The Secret Waterway: Cleddau
Pembrokeshire might be famous for its coastline, but a hidden gem often overlooked is the Cleddau River.
A collection of ancient waterways stretching from the foothills of the Preseli hills down to the sea at Milford Haven, the Cleddau has its own unique beauty and charm and is a haven for wildlife with banks steeped in history and tradition.
The Four Rivers
The Cleddau is a sprawling network of waterways, made up of countless streams and rivers, that flow through many communities on its journey to the sea. There are four main branches to explore and, even without trying, you'll probably see or cross one of them during your stay.
The Eastern Cleddau
The branch closest to Bluestone is the Eastern Cleddau, which flows pass the resort through the Canaston Woods. The stream in the Nature Trail is part of this water network, and you can enjoy views of the river from the nearby Minwear Wood.
From Canaston the Cleddau flows down to the former mining community of Landshipping where it meets the Western Cleddau at Picton Point to form the Daugleddau, literally meaning "two Cleddau" in English. Now a great width it snakes passed Llangwm, down to Lawrenny - a sailing mecca, where it meets another two branches – the Carew and Cresswell rivers. From here it carries on toward Pembroke and Neyland and finally to Milford Haven where it meets the sea.
The Best Kept Secret?
The Cleddau is often referred to as the "secret waterway". Unlike the open cliffsides of the coast, the Cleddau is pinned in by high, steeped wooded banks with only a few access ways to the water, making it relatively hard to get to whether you're on foot or in a vehicle.
The only bridge connecting the two sides of the county is close to the mouth of the river at Milford Have, between Pembroke Dock and Neyland, which leaves the rest of the river largely undisturbed.
Not that anyone's complaining, it's helped create a tranquil oasis where wildlife and nature have thrived in a rich and diverse landscape.
Most of the riverbank is part of the Pembrokeshire National Park and with Special Areas of Conservation that are home to a large variety of wildlife, from otters to herons and migratory birds. You can also spot seals bobbing up out of the water and a bevy of swans that live at Garron Pill near Lawrenny.
Things To Do
Out On The Water
Tucked away from the rest of the world, the best way to enjoy the Cleddau estuary and its many creeks and backwaters are by getting out on the river itself. Whether sailing, on a boat tour or under your own steam in a kayak or paddleboard, it's the only way to really appreciate the beauty of the river and to explore its many twists and turns along the way.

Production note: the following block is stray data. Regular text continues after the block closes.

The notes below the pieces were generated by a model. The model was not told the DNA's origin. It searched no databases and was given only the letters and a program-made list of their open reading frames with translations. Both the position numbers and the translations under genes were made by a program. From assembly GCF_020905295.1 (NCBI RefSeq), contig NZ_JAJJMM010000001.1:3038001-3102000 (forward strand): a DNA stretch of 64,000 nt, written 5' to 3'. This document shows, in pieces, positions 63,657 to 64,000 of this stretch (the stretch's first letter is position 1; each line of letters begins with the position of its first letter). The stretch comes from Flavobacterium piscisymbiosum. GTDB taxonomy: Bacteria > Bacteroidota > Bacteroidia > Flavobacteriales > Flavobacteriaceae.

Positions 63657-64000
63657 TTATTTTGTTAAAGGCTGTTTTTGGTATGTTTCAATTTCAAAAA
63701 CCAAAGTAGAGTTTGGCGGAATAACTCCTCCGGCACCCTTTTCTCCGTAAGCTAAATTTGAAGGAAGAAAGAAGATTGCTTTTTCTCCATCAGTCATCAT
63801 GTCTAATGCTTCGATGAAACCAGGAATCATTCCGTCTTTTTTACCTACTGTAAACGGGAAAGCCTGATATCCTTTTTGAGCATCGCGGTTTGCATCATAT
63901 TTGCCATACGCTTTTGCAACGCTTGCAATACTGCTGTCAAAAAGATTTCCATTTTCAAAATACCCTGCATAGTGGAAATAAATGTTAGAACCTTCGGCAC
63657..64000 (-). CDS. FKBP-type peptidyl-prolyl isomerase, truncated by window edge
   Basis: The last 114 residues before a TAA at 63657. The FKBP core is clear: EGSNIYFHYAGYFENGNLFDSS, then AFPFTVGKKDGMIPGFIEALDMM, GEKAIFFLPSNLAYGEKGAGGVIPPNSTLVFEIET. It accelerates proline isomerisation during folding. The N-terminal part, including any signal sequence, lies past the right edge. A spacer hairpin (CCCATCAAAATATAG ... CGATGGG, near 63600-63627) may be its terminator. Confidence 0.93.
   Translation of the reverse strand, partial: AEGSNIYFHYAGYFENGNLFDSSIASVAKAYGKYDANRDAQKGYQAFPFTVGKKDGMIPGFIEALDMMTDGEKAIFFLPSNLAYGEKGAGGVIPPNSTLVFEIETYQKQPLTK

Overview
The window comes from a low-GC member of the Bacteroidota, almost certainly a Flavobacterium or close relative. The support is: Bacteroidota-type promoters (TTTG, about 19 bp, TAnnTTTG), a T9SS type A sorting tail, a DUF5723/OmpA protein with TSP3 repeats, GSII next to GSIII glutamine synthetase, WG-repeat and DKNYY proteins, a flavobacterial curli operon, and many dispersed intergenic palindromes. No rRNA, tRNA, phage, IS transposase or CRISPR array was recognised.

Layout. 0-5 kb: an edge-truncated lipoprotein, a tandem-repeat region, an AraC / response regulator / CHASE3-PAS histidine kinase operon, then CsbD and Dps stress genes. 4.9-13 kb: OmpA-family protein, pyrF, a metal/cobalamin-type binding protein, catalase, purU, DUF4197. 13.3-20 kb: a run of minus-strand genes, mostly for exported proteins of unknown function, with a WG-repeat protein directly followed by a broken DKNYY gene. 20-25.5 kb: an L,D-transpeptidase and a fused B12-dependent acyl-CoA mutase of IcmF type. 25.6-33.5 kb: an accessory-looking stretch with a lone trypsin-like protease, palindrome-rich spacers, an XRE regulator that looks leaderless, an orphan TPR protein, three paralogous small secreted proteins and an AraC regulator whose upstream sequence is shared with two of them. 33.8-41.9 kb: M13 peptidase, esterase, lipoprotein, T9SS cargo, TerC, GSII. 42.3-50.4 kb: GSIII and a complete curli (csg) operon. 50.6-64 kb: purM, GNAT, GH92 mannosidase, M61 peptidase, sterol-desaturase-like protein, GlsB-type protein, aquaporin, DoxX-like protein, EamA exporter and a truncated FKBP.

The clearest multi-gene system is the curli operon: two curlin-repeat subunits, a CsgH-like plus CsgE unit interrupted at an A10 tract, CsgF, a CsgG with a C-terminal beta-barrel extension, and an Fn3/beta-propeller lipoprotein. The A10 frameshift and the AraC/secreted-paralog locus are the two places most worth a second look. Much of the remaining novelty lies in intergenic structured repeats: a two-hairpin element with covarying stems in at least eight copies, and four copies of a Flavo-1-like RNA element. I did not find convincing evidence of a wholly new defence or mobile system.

You can enter the river at a range of locations with pontoons and slips at Pembroke, Burton, Neyland, Lawrenny, and Llangwm. While the river is much calmer than the coastline, it's tidal, with strong currents that may take you by surprise.
If you want to keep your feet firmly on the ground, then try a walk along its banks and shores. There are several to choose from including Lawrenny, where you can enjoy views of Benton Castle as you stroll through its woodland.
If you fancy combining your walk with some history, head to Carew where the river flows into a millpond overlooked by its beautiful castle. There are several different walks around this stretch of the river, including down to West Williamston where, in July and August, you may get a glimpse of the rare brown hairstreak butterfly.
The Cleddau hasn't always been a peaceful place and is littered with reminders from the past. The medieval strongholds, Carew and Pembroke Castles, sit on water linked to the river and there's evidence that Vikings settled along the banks at Llangwm. The castles are open to visitors all year and offer incredible views out over the estuary.
Down The Quay
If you want picture perfect moments to enjoy along the river, you're spoilt for choice. Take a picnic and your camera, or just enjoy the moment together. Burton, Llangwm, and Hook offer beautiful views out over the estuary on the eastern side or, for something a little closer to Bluestone's head to Cresswell Quay.
A quaint quayside where you'll find a traditional pub, the romantic ruin of Cresswell Castle, and at low tide, stepping stones across the river to walks along the marshland.
Cross to the otherside of the bridge and life gets a little becomes more fast-paced. One of the deepest natural harbours in the world, Pembroke Dock and Milford Haven have been important shipping docks for centuries, and are still busy today with vessells of all sizes arriving in the harbour.
It's not all for business though, Neyland, Milford Haven, and Dale are all centres for sailing and are at the perfect spot to access both the calm waters of the Cleddau and the coast.